3 Create safety committee-informed checklists
“The people who do the work really are in the best position to help us identify the risks,” Sehn says. “Their participation and consultation are critical to the success of identifying and correcting hazards.”
    But safety committees need guidance to be fully effective. Sehn recommends having them design a checklist for a workplace or job site following the advice of Atul Gawande in the short book “The Checklist Manifesto.” Gawande describes how his team tapped all emergency room personnel in the creation of procedural checklists at Brigham and Women’s Hospital in Boston.
    Because everyone had an equal opportunity to provide input, these checklists allowed for better and faster treatment at a critical moment — when victims of the Boston Marathon bombing needed treatment.
    By collecting input from staff and crafting safety requirements from their recommendations, safety professionals can ensure sound processes and achieve positive outputs while minimizing risk.

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4Design a risk pathway diagram
A risk pathway diagram is another tool for assessing risk beyond regulatory compliance. This diagram involves looking at the risk source, risk driver, exposure, trigger, incident and consequence.
    As an example, Sehn assessed a dust explosion, where combustible dust is the risk source; poor housekeeping and maintenance are the drivers; people, property and business objectives are the exposure; ignition source is the trigger; fire and explosion is the incident; and business interruption, property damage, injuries and even fatalities are the consequence.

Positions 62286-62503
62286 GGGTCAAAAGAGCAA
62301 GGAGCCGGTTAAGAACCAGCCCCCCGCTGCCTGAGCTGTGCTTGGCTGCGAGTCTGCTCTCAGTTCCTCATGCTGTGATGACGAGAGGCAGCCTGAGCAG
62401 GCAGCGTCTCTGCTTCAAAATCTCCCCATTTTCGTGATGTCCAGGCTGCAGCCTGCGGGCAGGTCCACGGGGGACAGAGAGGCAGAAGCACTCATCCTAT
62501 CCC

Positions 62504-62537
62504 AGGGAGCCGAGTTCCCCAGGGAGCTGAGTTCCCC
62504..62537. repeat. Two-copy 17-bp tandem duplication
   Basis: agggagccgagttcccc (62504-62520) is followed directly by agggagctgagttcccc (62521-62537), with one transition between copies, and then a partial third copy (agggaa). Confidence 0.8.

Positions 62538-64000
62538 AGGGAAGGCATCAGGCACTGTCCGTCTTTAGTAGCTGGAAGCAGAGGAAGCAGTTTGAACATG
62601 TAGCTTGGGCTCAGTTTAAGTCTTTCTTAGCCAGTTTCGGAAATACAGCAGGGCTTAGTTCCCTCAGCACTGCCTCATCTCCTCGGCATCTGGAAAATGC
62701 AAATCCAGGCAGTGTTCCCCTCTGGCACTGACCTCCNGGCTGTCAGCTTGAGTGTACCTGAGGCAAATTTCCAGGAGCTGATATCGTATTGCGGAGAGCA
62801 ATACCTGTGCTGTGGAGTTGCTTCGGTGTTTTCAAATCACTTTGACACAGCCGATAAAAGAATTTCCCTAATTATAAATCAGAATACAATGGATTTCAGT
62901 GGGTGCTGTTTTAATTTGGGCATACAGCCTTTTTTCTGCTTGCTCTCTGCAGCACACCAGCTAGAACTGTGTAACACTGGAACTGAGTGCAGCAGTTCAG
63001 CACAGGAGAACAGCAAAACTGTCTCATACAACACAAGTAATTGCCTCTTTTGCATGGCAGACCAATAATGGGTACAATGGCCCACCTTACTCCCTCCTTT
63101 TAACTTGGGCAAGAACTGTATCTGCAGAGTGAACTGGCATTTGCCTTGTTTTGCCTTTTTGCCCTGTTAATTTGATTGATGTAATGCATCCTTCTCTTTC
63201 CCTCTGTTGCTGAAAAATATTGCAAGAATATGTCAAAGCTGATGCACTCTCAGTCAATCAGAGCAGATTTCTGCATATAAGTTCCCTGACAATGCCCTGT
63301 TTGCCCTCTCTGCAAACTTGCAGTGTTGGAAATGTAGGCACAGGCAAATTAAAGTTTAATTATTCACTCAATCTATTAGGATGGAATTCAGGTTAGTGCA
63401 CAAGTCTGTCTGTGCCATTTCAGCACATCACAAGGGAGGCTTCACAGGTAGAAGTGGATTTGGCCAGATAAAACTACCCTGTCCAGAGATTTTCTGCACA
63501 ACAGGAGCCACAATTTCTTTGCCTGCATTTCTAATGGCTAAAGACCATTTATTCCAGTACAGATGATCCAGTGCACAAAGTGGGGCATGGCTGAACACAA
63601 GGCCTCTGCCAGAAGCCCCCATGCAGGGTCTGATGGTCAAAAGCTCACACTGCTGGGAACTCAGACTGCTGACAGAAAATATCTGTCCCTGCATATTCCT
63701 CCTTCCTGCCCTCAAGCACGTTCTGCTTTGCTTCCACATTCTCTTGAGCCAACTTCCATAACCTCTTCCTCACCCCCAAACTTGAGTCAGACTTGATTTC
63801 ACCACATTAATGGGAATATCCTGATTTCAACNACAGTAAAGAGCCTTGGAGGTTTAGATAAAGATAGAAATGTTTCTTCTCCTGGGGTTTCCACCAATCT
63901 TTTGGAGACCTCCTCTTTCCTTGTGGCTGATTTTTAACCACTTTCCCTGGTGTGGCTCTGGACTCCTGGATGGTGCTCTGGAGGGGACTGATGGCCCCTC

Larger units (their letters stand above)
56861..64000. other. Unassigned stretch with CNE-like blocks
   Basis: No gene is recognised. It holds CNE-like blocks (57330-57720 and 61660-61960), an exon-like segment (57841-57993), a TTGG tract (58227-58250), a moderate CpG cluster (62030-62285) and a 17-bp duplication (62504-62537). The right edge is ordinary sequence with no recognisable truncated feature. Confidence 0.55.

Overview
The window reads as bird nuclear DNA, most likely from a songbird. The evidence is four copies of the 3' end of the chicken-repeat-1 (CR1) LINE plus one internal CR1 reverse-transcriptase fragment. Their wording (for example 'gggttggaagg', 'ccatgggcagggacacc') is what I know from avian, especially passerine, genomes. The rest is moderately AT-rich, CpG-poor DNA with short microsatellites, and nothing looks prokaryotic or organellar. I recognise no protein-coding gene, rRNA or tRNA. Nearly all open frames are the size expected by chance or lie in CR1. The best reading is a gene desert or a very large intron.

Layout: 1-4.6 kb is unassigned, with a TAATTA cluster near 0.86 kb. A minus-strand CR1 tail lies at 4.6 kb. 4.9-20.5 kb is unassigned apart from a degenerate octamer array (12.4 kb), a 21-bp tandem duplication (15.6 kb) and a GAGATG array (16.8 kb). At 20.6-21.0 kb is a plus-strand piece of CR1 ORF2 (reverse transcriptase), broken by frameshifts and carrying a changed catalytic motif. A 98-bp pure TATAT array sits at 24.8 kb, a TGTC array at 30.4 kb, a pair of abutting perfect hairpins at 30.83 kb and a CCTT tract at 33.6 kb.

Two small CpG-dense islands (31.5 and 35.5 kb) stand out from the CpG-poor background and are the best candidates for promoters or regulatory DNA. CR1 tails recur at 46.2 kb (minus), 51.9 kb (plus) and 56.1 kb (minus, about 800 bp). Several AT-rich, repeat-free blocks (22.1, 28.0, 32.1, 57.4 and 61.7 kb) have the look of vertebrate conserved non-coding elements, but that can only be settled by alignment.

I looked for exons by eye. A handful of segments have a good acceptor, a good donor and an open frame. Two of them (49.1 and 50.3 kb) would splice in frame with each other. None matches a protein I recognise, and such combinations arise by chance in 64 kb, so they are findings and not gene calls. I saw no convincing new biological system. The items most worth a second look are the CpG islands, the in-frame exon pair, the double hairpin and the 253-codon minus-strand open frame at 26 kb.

In this case, basic process changes like implementing better housekeeping and maintenance measures can positively impact safety.

5Use value creation principles
Providing value to an organization as a safety professional must go beyond merely saving money by avoiding OSHA fines, Sehn says. Risk management provides the potential to create value across an enterprise through the principles, framework and process outlined in ISO 31000:2018, figure 1.
    This includes modeling for “value creation and protection,” which focuses on principles that are integrated, structured and comprehensive, customized, inclusive, dynamic, based on the best available information, inclusive of human and cultural factors, and involve continuous improvement.

6 Shift your safety perspective with these books
Not every tool is as concrete as a diagram. Some tools help you shift how you view risk and safety in the workplace. Sehn recommended two books:
    “Team of Teams” by four-star General Stanley McChrystal, who led the Joint Special Operations Command, and a team of authors, highlights how the U.S. Army adapted to challenges in Afghanistan and Iraq by scaling the effort of small teams to respond more quickly, communicate more freely, and make better and faster decisions when managing risk.
    “Safety Differently: Human Factors for a New Era” by safety expert Sidney Dekker will help you stop seeing people as a problem to control and start seeing them as a solution to harness. It also emphasizes how to help organizational leaders see safety as less bureaucratic and more ethical.
    Ultimately, “we need to be open-minded in our approach to solutions to safety and health concerns,” Sehn says. “Risk assessment tools are valuable. We need to read and understand what they’re all about.”
    You can even combine risk- and hazard-based assessment methods into a hybrid model. When you address risk, “ultimately hazards will come along for the ride,” he adds.

ASSP is a global association for occupational safety and health professionals committed to advancing members’ careers and the safety profession. Learn more at


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VOL. 57  NO. 7